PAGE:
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The residents of the Russian city of Norilsk, inside the Arctic Circle, have been posting photos on social media of an alarming sight: a bright red river. Is it the End Times, a chemical leak, or something else?
The Russian authorities have already started an investigation into the matter, and they're looking at a local metals plant as the possible culprit. Norilsk is a heavily polluted industrial city and it's home to Norilsk Nickel, a mining giant that has a nickel smelting plant upstream.
Russia's natural resources and environment ministry said that the blood red color was possibly caused by a "break in a Norilsk Nickel slurry pipe," according to The Guardian's translation of the Russian press release. And experts say the Russian authorities are probably looking in the right direction.
"That's a very typical color for a mine waste," says David Chambers, the president of the Center for Science in Public Participation and a mining expert. He hasn't visited or tested the site himself, but he has seen the same photos that have taken the internet by storm.
The bright red color is probably due to the oxidized iron contained in the waste, says Chambers. It's not clear what kind of nickel processing was used at the metals plant, Chambers says, but it's known that some types of high-temperature or pressure oxidation processes turn any sulfide minerals into iron oxide. If mixed with water, the waste turns it bright red.
It's also possible that the ore processed for the nickel also contains high amounts of iron, which is then discarded as waste. In this case, the iron-rich waste could have ended up in the river, turning it red, says Ronald Cohen, a professor of civil and environmental engineering at the Colorado School of Mines. The same has happened multiple times in Sudbury, Ontario, Cohen says, where a local nickel factory has sometimes turned a nearby river a very similar bright red.
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If it really is a chemical leak, the town is in danger. Water with high concentrations of mine waste can be toxic, depending on what types of chemicals seep into the water and at what concentrations. "When that color is that red, then that isn't water that you want to drink and that is not water you want to use for irrigational water, and you don't want your livestock to drink it either," Cohen says.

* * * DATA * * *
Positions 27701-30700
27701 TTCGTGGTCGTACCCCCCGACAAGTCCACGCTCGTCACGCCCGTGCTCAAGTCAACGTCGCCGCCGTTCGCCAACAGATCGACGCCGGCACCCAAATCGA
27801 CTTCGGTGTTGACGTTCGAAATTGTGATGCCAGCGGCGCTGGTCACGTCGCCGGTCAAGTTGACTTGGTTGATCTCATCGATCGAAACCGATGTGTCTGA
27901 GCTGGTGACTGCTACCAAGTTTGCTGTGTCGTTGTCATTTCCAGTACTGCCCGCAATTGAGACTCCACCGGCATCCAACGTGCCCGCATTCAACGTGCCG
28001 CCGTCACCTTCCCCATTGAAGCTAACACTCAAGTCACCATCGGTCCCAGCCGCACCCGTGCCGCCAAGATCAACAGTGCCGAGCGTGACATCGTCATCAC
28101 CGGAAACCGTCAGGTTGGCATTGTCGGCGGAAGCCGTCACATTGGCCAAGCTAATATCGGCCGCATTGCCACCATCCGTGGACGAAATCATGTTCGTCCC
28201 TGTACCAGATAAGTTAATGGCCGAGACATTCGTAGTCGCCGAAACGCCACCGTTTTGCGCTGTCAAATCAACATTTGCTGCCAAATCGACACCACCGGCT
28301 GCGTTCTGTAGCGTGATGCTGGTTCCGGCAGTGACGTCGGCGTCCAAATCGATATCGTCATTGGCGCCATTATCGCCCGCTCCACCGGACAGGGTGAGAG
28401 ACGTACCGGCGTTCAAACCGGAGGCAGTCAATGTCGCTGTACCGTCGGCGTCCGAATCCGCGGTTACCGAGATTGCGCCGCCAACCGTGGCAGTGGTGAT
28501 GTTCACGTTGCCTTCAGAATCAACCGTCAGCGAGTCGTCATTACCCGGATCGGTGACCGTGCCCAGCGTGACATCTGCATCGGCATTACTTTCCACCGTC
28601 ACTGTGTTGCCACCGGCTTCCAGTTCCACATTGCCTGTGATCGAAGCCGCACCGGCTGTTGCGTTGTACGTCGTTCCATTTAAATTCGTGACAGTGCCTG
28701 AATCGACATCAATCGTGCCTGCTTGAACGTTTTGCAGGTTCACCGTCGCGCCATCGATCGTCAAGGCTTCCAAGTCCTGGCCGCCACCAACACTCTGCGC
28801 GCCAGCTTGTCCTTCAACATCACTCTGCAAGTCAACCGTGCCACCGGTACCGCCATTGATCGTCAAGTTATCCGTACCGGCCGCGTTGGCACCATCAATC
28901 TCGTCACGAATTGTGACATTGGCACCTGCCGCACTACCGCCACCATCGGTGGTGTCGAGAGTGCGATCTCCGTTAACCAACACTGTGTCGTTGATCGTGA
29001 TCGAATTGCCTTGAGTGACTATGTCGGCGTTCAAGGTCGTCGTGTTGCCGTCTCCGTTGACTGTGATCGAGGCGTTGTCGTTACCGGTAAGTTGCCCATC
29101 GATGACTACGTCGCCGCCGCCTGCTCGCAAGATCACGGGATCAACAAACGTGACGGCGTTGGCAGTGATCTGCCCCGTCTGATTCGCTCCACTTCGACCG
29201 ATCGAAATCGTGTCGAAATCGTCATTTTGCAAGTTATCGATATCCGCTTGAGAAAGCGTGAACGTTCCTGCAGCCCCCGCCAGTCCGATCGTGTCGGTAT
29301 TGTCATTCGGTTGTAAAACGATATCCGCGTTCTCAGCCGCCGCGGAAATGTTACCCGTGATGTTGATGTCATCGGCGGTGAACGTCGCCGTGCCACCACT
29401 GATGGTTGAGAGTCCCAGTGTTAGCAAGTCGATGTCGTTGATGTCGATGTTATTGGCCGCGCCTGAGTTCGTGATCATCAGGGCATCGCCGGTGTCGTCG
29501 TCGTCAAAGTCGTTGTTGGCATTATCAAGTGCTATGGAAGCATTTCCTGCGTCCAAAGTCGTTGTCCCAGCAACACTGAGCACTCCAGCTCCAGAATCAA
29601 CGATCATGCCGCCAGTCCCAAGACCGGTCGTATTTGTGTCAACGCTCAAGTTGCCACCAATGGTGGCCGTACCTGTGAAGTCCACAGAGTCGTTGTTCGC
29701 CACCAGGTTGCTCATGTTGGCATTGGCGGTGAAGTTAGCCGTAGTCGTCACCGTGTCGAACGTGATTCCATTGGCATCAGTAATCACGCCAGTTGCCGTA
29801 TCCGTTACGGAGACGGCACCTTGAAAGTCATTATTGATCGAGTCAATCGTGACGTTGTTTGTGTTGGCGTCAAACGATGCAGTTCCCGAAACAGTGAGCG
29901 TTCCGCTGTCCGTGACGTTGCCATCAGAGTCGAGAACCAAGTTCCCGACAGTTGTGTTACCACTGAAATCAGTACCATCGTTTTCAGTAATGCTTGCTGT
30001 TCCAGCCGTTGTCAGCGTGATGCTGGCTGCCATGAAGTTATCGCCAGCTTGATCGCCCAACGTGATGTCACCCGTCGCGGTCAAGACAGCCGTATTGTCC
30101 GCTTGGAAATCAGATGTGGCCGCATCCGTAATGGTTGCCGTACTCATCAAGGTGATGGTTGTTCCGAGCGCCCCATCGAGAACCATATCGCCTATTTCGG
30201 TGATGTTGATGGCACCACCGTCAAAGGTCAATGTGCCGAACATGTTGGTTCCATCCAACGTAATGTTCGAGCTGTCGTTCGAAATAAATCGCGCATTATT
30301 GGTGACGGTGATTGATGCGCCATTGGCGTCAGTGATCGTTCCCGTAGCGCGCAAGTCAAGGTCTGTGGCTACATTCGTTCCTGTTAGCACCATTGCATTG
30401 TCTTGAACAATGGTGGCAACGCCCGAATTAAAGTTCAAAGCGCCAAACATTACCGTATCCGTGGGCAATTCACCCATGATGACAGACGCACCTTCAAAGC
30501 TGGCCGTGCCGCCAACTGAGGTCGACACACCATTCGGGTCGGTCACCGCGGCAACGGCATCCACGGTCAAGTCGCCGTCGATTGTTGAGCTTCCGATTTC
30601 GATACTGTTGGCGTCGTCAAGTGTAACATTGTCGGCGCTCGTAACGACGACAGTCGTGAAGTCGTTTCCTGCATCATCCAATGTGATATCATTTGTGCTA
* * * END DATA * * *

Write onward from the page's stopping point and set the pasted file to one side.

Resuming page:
There won't be much authorities will be able to do in terms of cleaning the river either, experts say. They will just have to wait for it to clear out, so that the metals dilute enough to make the water safe again. That could take hours or days, depending on the concentrations of metals, Cohen says.
This is not the first time that the city of Norilsk sees its river run red. Some social media users commented that the same had happened in June, according to The Guardian. And some point to the metals plant as the likely culprit, ABC News reports. Norilsk Nickel has denied any wrongdoing and has stated that the color of the Daldykan river doesn't look different from "its usual condition," according to Russian news agency RIA Novosti (by way of The Guardian's translation). However, the company said it was going to slow down manufacturing at the plant, The Guardian reports.
As the Russian authorities investigate, they should also make sure residents are protected, says Payal Sampat, the mining program director at Earthworks, an environmental organization. "This is an area where there are subsistence farmers and herders," Sampat says. "I would hope that the Russian authorities are able to identify the cause of the spill and protect the communities that are dependent on this area."
In any case, Sampat says, it's known that Norilsk is one of the most polluted sites in Russia. "It was a ticking time bomb that was on the verge of exploding," she says, "and it's gone off."